Earlier studies of spatial variability in sea surface temperature (SST) using ship-based radiometric data suggested that variability at scales smaller than 1 km is significant and affects the perceived uncertainty of satellite-derived SSTs. Here, we compare data from the Ball Experimental Sea Surface Temperature (BESST) thermal infrared radiometer flown over the Arctic Ocean against coincident Moderate Resolution Imaging Spectroradiometer (MODIS) measurements to assess the spatial variability of skin SSTs within 1-km pixels. By taking the standard deviation, σ, of the BESST measurements within individual MODIS pixels, we show that significant spatial variability of the skin temperature exists. The distribution of the surface variability measured by BESST shows a peak value of O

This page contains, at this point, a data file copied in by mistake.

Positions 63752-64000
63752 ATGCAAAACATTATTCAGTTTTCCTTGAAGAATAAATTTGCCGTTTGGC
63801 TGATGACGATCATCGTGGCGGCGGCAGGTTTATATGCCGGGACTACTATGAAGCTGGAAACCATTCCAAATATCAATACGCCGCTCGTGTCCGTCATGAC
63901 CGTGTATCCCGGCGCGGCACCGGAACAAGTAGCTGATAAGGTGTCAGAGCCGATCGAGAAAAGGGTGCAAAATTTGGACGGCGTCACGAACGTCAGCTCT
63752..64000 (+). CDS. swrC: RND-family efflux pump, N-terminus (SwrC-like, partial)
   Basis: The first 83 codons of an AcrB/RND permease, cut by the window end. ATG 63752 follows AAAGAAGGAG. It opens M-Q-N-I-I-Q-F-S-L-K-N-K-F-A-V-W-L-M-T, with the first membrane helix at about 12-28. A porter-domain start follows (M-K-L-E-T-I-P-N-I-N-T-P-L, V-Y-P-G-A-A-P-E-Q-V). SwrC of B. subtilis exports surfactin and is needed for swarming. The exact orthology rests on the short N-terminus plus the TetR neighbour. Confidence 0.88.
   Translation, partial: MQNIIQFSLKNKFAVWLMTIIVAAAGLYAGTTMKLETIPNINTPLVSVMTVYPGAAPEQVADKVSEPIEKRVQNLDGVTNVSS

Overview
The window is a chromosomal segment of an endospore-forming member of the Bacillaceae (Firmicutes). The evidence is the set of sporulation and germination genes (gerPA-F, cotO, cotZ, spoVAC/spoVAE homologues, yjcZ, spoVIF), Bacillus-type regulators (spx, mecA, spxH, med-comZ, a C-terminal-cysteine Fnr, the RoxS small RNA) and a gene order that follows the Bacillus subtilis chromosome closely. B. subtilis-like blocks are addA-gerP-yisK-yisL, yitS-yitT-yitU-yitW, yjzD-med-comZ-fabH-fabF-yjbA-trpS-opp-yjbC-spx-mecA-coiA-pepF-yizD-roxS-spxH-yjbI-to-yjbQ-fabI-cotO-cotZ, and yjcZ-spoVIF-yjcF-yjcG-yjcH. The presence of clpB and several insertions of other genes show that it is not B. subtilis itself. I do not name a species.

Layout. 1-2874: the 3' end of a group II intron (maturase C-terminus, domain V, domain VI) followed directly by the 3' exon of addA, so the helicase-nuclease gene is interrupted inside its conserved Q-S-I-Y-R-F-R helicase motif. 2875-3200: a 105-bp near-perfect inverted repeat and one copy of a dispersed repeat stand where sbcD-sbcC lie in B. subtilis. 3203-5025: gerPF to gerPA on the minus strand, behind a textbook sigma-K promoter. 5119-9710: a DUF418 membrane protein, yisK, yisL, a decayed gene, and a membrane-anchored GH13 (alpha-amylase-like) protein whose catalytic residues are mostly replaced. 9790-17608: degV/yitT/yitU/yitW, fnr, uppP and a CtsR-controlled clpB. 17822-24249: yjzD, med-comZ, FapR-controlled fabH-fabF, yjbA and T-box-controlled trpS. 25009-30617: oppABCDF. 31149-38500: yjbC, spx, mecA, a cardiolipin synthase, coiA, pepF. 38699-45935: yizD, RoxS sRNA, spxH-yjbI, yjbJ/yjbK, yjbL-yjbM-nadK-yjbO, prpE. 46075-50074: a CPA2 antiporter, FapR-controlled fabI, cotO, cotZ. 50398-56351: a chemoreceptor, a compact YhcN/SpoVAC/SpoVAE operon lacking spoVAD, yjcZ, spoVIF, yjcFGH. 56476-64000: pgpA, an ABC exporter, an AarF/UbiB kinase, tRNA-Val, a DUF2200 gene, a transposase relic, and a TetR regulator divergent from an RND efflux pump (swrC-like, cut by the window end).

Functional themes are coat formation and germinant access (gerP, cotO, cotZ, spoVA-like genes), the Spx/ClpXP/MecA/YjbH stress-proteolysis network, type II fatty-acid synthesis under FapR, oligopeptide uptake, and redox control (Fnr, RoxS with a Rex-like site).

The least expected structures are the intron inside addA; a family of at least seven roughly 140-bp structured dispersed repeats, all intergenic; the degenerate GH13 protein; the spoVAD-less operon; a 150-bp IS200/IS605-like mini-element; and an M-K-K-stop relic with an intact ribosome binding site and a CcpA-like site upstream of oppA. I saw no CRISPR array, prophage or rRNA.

(0.1) K, with 95% of the pixels showing σ < 0.45 K. Significantly, high-variability pixels are located at density fronts in the marginal ice zone, which are a primary source of submesoscale intermittency near the surface. SST wavenumber spectra indicate a spectral slope of −2, which is consistent with the presence of submesoscale processes at the ocean surface. Furthermore, the BESST wavenumber spectra not only match the energy distribution of MODIS SST spectra at the satellite-resolved wavelengths, they also span the spectral slope of −2 by ~3 decades, from wavelengths of 8 km to <0.08 km.
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